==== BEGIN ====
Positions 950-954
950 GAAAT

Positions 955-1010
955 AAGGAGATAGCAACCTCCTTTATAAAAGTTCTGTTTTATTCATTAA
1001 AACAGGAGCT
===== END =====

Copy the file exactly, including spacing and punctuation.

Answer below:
Positions 950-954
950 GAAAT

Positions 955-1010
955 AAGGAGATAGCAACCTCCTTTATAAAAGTTCTGTTTTATTCATTAA
1001 AACAGGAGCT